Johnson has been hated on by Penguins fans worse than coronavirus. In his first season with the Pittsburgh Penguins, injuries and necessity pressed the left-handed Johnson into right-side duty with a revolving door of depth defensemen. Things didn’t go so well in the first half of the season, but the already controversial contract (five-years, $16.25million) cemented Johnson’s fate as a goat.
In the first half of the 2019-20 season, Johnson was a bedrock defenseman, and a growing number of fans realized it. An increasing sect of the fanbase quietly lauded Johnson. Playing his natural left side with Justin Schultz or John Marino on the second and third pairing, respectively, Johnson was an impressive plus-nine in the first 37 games.
However, Johnson again took one for the team and was elevated to the left side of the top pair with Kris Letang. In the next 30 games, Johnson was a minus-10. Things didn’t go well as Letang hit a rough patch in January, which was entirely Johnson’s fault, of course. The Penguins top pairing sputtered as the two defensemen didn’t mix well together, but the Penguins had little choice because of a long-term injury to Brian Dumoulin. Johnson again bore the brunt of the blogosphere and social media.
The Marc-Andre Fleury “We Used to Like You But There’s a New Kid, and Now You’re a Goat” Award: Matt Murray
It is with a full appreciation of the irony that we award Murray the Marc-Andre Fleury award. Murray was the kid to whom Penguins fans flocked instead of Fleury. However, with Tristan Jarry’s emergence this season and All-Star appearance, Murray is no longer the fan-favorite.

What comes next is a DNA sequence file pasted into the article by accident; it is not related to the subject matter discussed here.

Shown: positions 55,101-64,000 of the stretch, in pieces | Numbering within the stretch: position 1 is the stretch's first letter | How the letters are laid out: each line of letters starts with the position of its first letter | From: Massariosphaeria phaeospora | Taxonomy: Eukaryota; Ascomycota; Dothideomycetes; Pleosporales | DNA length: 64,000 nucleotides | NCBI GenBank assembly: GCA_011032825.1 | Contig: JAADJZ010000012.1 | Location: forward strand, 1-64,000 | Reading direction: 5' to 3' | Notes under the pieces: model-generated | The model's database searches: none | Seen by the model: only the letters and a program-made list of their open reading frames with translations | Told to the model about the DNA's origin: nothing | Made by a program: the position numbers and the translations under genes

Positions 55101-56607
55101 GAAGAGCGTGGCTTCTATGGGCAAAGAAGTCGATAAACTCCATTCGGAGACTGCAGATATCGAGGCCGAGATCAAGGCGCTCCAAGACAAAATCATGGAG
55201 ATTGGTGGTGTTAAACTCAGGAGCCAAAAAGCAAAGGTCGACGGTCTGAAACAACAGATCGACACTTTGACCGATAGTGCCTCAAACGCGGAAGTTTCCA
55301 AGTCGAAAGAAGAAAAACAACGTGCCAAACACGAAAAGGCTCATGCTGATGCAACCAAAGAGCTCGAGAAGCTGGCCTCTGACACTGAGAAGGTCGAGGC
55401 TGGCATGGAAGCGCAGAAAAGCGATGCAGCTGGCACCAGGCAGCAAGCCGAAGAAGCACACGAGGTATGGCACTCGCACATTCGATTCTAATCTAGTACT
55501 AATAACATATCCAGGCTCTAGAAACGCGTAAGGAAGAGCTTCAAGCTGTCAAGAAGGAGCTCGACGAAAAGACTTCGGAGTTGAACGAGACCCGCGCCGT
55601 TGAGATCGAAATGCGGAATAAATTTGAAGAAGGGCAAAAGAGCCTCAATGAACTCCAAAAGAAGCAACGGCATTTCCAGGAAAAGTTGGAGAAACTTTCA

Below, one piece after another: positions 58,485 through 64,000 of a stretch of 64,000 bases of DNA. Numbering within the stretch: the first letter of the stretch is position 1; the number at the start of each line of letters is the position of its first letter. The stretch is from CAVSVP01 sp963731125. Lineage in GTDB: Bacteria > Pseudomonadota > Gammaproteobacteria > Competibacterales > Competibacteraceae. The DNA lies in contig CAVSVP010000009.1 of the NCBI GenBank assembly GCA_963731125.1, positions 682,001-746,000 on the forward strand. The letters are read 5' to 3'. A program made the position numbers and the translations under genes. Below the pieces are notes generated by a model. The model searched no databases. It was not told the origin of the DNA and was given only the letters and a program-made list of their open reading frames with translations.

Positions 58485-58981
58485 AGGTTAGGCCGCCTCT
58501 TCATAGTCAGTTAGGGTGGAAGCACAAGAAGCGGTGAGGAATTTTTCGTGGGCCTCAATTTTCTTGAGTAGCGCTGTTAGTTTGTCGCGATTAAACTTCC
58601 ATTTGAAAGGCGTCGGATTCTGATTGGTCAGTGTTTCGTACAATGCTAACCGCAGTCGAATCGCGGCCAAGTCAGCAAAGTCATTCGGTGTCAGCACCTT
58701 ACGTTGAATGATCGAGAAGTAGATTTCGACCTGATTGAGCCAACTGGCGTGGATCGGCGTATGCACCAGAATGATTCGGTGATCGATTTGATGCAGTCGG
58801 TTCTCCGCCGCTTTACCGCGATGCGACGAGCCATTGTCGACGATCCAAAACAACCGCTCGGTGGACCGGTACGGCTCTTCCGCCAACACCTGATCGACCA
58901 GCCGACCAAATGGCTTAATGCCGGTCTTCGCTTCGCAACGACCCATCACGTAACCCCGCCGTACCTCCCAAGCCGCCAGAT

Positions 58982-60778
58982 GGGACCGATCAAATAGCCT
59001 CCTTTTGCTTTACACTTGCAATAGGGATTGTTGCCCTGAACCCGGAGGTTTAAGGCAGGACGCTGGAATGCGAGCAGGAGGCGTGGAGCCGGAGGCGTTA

Murray was able to reclaim the net with an undefeated January (4-0-0), and .929 save percentage. However, as the Penguins faltered in February and March, so too did both goalies. Both Jarry and Murray had GAA’s above 2.80, though Jarry’s save percentage was a few points higher with lesser competition.
However, if the Penguins fanbase voted, it would be overwhelmingly for Jarry, despite Jarry’s relative inexperience and lack of battle scars. We don’t know what the future holds as only one goalie likely remains with the team beyond the season, but we know what the Penguins fans would choose.
If the Penguins choose Jarry, perhaps we’ll award him the Fleury award when Emil Larmi matures into NHL status.
The Pascal Dupuis “Where Did He Come From” Award: Bryan Rust
Dupuis was a “throw-in” to the Penguins when the team acquired Marian Hossa from the Atlanta Thrashers/now Winnipeg Jets. Dupuis was a fast skating, light scoring winger predominantly buried on the bottom lines. However, with the Penguins, Dupuis became a 20-goal scorer and a locker room leader.
Does that sound similar to Bryan Rust?
Last season, Rust had one goal in 29 games before a torrid six-week hot streak. This season, Rust started hot and kept scoring as he and Evgeni Malkin developed a strong chemistry. Rust also learned more patience and poise with the puck in scoring areas.
Rust popped a career-high 26 goals and was a force.
The Rob Scuderi “He Finally Gets His Shot in the NHL” Award: Teddy Blueger
In his first tour with the Penguins, Scuderi was a valuable piece of the 2008 Eastern Conference Champions and the 2009 Stanley Cup championship. However, Scuderi was never a quick skater and toiled in the minors for three years before his NHL debut. Overall, Scuderi spent most of four seasons in the AHL before he established himself in the NHL.
Teddy Blueger can relate. Blueger spent most of three seasons in the AHL before he got his NHL shot last season. He did pretty well, and this season he anchored the only consistent line in the Penguins lineup.
Blueger became a fixture of the lineup and will not go back to the AHL anytime soon. In addition to centering the most consistent line, which coaches gave significant defensive responsibilities, Blueger scored 22 points (9g, 13a) in 69 games.